Redmont Park, even to this day, is one of the older and still most beautiful neighborhoods of Birmingham, Alabama. I hold many vivid and odd memories of growing up on Lenox Road – the road of my childhood and young adulthood, which is nestled on a high and rolling hill (or mountain, depending upon whom one speaks with.) The neighborhood is an old, historical one that sprung up in the early 20th century – many homes were erected by the Steel Barons.
I recall my street – in ALL seasons – but the month of October holds a special place in the innermost chamber of my heart. The Autumn Leaves, year by year, in October, always held a certain, last brilliance, which always hung on as the end was fast approaching – which entails a certain untouched beauty.
In the early 1970’s, as a young one not yet nearing my teen years, I used to throw open the curtains in my bedroom and peer out the to the western side of the house at sunset, particularly in the Fall when the setting sun came at an earlier hour. The view from my upstairs bedroom entailed the orange sun being swallowed by the trees and overgrowth of the vacant lot right ‘next door’ to our property – just beyond the vacant lot was the Virginia Simpson home, which overlooked the City (and which may or may not be visible – depending on the time of year. The magnificent trees and overgrowth from the vacant lot may or may not shroud it – in the summers, that home and city view are impossible to discern). The vacant lot right next to my childhood home had once held a community tennis court, with a beautiful stone pathway and steps leading to it. Even now, the fence still encapsulates the court. Through the overgrowth and trees, the old street lamps were always visible beginning at sunset, once the globes switched on.
AS the evening progressed into nighttime, these old street lamps would glow almost eerily – with a nearly orange color to them. As the temperatures of October nights dropped (and on into the other, colder months), fog would form. These formations always, at least in my young mind, never started until October. Often, the fog would swirl around these orange globes: clouds of fog would dance about. As the night hours grew later and later, I would begin to imagine that this dancing fog contained ghosts. Alongside the visual of the swirling ghosts, another nightly ritual always occurred to help facilitate my fantasy: the night time trains trekking in and out of the City of Birmingham, accompanied by their lonesome, shrill whistles and horns, along with the rhythmic sounds of the wheels on the tracks. These sounds were far off and muffled, but each and every night, they would climb the hill and into my bedroom via my opened window. I always affiliated the fog that was ghostly with the nightly train sounds…. possibly due to the fact that my father had once made mention of THE Ghost Train. The story was illusive: an old passenger train was coming in to Birmingham from Nashville, late at night. The train’s engineer had fallen asleep, and failed to stop properly upon arrival at the station in downtown. While the train was not completely full to capacity, it did hold several families, as well as a handful of single wayfarers. The crash was horrific – steel and bodies collided into the station, rendering every single passenger dead. The accident happened in the month of October, in 1929 – just before the Crash that rendered the country, and the world, into a Depression of great depths. Some say the train crash was a portend of The Crash on Wall Street. Regardless, the train and its passengers were doomed to circle the tracks and repeat its entry into Birmingham over and over again each October. Some say the train and its occupants repeat the route every year, hoping for a chance to complete their journey once and for all, and to go about whatever business they had in the Iron Ore City.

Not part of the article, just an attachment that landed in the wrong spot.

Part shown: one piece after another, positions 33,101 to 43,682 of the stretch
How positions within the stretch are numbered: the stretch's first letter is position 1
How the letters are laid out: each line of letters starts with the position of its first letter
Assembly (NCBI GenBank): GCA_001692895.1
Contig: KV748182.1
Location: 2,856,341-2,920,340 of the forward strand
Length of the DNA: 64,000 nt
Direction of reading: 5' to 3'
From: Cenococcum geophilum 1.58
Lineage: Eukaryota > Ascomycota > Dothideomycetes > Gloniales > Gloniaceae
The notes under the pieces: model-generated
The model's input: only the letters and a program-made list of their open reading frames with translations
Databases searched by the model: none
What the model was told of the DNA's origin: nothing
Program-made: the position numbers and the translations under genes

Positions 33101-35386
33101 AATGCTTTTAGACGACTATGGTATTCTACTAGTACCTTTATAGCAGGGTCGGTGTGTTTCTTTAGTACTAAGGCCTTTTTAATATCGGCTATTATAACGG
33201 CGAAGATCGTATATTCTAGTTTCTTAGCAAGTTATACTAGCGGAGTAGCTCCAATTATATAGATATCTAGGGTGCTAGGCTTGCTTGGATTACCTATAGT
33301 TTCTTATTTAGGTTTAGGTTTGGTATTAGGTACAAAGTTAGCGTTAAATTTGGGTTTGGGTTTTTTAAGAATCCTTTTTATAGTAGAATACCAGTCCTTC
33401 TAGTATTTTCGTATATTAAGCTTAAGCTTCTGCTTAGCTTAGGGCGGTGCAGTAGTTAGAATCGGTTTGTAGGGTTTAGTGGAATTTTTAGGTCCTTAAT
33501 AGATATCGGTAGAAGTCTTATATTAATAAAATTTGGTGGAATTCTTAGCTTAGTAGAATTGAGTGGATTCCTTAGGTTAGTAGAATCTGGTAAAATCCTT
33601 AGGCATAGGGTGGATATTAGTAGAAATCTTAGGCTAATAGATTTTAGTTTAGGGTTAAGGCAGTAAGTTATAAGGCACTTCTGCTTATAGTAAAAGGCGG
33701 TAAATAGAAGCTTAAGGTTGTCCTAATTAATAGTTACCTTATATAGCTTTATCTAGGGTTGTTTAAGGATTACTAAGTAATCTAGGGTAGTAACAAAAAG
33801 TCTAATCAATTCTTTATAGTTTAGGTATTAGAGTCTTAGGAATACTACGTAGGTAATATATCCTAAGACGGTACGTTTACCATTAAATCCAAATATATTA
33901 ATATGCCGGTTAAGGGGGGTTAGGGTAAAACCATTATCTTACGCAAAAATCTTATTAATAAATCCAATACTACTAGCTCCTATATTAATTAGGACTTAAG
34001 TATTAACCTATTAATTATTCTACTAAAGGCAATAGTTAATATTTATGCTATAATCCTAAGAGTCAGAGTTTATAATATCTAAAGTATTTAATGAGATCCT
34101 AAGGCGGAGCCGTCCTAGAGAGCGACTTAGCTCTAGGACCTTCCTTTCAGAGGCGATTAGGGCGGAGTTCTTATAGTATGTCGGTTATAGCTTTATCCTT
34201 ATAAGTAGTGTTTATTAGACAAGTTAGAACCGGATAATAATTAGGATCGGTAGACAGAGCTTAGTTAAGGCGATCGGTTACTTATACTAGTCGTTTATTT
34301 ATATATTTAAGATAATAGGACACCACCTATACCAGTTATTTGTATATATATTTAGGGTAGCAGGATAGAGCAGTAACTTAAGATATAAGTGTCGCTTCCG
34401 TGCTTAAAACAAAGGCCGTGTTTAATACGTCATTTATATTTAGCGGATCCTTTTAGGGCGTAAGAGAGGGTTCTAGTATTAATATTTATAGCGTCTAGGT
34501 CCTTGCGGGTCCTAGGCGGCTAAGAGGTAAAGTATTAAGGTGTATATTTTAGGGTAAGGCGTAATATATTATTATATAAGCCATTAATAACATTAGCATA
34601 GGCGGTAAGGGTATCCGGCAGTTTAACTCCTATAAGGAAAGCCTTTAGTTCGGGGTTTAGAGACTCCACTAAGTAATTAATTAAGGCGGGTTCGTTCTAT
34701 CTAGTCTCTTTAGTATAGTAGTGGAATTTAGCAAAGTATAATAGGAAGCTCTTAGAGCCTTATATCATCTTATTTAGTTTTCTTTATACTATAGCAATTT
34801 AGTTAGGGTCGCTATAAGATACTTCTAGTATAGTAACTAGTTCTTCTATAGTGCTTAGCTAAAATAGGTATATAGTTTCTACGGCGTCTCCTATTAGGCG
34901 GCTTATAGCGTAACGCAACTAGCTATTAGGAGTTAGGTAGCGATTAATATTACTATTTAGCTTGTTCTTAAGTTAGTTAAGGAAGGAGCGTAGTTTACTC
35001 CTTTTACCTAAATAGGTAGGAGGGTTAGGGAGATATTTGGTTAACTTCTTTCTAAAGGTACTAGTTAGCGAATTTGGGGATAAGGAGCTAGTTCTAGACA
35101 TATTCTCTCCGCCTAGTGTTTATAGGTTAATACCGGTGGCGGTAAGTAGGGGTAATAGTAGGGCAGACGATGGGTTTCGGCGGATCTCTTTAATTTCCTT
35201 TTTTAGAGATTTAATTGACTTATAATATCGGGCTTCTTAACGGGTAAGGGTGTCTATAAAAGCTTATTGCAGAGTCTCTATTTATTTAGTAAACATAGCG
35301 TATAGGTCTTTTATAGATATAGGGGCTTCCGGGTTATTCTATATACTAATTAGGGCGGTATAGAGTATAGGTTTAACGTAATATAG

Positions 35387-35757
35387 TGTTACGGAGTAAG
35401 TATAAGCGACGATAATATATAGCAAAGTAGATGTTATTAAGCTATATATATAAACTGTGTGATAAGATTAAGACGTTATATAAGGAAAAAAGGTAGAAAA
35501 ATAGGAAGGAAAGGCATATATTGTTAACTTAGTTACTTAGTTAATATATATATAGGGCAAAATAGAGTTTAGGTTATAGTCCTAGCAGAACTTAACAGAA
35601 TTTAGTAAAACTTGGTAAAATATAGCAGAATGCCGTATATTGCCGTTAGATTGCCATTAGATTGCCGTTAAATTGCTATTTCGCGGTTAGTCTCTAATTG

The Ghost Train led me to fully believe that the fog did indeed hold ghosts. Some may be the ghosts of people on the train; I imagined others were actually the people who had built “my neighborhood’: people who were the Builders of Birmingham – all before the Crash of 1929. My own 4 story brick home was finished in the earlier half of that year…. before things came crumbling down. An epiphany did come to me as these ‘ghosts’ took root in my imagination: not all ghosts were bad, thus not all scary or frightening. Many were simply about for reasons well beyond frightening the living. I suspect they knew their earthly bodies were no more, but they were still not quite ready to leave this realm. Maybe they needed some resolution. Or, maybe they are consigned to help the living retain a sense of history – to see to it that the living remain, or become, aware of our history. No moral lessons are necessarily the gist – just a knowledge.
As I’ve moved well into my adult years, I still have ghosts of people in my own past. Family and friends that have gone on before me – not necessarily in the same horrific manner as the passengers of The Ghost Train of 1929. Still, loosing them caused an initial shock of cold steel tearing into my own flesh – and that suspended moment of surrealism that hangs there for only a moment, but feels like forever. The earthly conversations we held with our dearly departed are not more, but I do still look for them in the fog – even in the Savannah, GA fog – after the rains come in. I love the fog, especially in the late evenings or early mornings, because I am convinced the ghosts of friends and family are in the mist. At least from time to time, anyway.